Morals and Dogma of the Ancient and Accepted Scottish Rite of Freemasonry

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L. H. Jenkins, 1871 - 861 pages
 

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Morals and Dogma 1871 A.D. Albert Pike of the Very Recent Scottish Cari’b’bean Riteuals.
I am thankful for this digital method of making concise a topic of this book according to as it is written
. ~ Please do a search for "Dogma". On a page numbered 12, is the foundation and basis of why the Vati Race is inferior to the stolen wisdoms it copies and claims leadership over.
Albert Pike on a 12th page, is convinced that which believe in “memory and instinct” are inferior, to the "lucre" of those who will sell themselves for a price, to the conclusive goal of attaining temporary leadership eclipsing a light it blocks, then passing back into “oblivious” forgotten space when compared to the light it eclipsed or blocked from being known or seen for a time.
 

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User Review  - madscience - LibraryThing

The work of a Luciferian. Pike believes Lucifer to be the creator and it's very clear in this book. Read full review

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Page 223 - Our little systems have their day; They have their day and cease to be; They are but broken lights of thee, And thou, O Lord, art more than they.
Page 108 - But the images of men's wits and knowledges remain in books, exempted from the wrong of time and capable of perpetual renovation. Neither are they fitly to be called images, because they generate still, and cast their seeds in the minds of others, provoking and causing infinite actions and opinions in succeeding ages. So that if the invention of the ship...
Page 266 - And he said unto them, Unto you it is given to know the mystery of the kingdom of God: but unto them that are without, all these things are done in parables: That seeing they may see, and not perceive; and hearing they may hear, and not understand; lest at any time they should be converted, and their sins should be forgiven them.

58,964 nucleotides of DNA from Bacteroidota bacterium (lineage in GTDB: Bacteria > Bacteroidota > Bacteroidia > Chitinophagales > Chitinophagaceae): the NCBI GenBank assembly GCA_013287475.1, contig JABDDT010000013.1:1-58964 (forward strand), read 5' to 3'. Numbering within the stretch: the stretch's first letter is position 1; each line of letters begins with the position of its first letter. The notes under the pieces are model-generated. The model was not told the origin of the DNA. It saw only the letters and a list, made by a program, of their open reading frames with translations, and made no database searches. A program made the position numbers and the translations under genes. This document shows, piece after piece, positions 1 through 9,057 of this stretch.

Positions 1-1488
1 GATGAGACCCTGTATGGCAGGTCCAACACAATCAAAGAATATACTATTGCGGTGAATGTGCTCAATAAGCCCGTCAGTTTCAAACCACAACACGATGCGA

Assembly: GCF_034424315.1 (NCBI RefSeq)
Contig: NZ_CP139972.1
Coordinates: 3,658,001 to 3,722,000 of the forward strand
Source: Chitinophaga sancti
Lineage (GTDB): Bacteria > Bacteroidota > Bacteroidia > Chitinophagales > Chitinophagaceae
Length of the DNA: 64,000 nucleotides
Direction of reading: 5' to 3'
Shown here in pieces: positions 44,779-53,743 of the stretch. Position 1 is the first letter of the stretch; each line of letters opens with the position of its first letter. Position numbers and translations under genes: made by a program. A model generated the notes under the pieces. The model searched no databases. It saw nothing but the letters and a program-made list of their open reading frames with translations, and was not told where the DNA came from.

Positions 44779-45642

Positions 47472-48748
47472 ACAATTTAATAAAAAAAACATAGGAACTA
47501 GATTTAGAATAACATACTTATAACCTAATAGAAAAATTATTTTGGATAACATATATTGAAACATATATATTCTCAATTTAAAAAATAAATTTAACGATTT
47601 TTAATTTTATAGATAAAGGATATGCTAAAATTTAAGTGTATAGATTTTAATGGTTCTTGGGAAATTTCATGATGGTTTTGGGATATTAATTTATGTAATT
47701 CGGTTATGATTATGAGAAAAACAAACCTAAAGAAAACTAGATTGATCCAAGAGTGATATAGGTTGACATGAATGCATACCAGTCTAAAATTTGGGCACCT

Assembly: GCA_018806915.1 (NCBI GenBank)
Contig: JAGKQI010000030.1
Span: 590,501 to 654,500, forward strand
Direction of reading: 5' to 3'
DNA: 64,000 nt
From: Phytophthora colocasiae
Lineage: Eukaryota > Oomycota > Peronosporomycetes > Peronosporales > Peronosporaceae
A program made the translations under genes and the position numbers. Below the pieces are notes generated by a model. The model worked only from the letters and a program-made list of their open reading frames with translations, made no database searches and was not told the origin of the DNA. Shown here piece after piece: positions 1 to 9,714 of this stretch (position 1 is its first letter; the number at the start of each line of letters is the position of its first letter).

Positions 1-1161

Page 13 - Thy sun shall no more go down; Neither shall thy moon withdraw itself: For the LORD shall be thine everlasting light, And the days of thy mourning shall be ended. Thy people also shall be all righteous: They shall inherit the land for ever, The branch of my planting, the work of my hands, That I may be glorified.
Page 36 - For if any be a hearer of the word, and not a doer, he is like unto a man beholding his natural face in a glass : for he beholdeth himself, and goeth his way, and straightway forgetteth what manner of man he was.
Page 111 - Be not rash with thy mouth, and let not thine heart be hasty to utter any thing before God: for God is in heaven, and thou upon earth : therefore let thy words be few.
Page 108 - We see then how far the monuments of wit and learning are more durable than the monuments of power, or of the hands. For have not the verses of Homer continued twentyfive hundred years, or more, without the loss of a syllable or letter; during which time, infinite palaces, temples, castles, cities, have been decayed and demolished...
Page 286 - Sea, going before them by day in a pillar of cloud, and by night, in a pillar of fire.
Page 109 - In the morning sow thy seed, and in the evening withhold not thy hand: for thou knowest not whether shall prosper, either this or that, or whether they both shall be alike good.
Page 107 - ... to this tendeth the desire of memory, fame, and celebration ; and in effect, the strength of all other human desires. We see then how far the monuments of wit and learning are more durable than the monuments of power or of the hands. For have not the verses...

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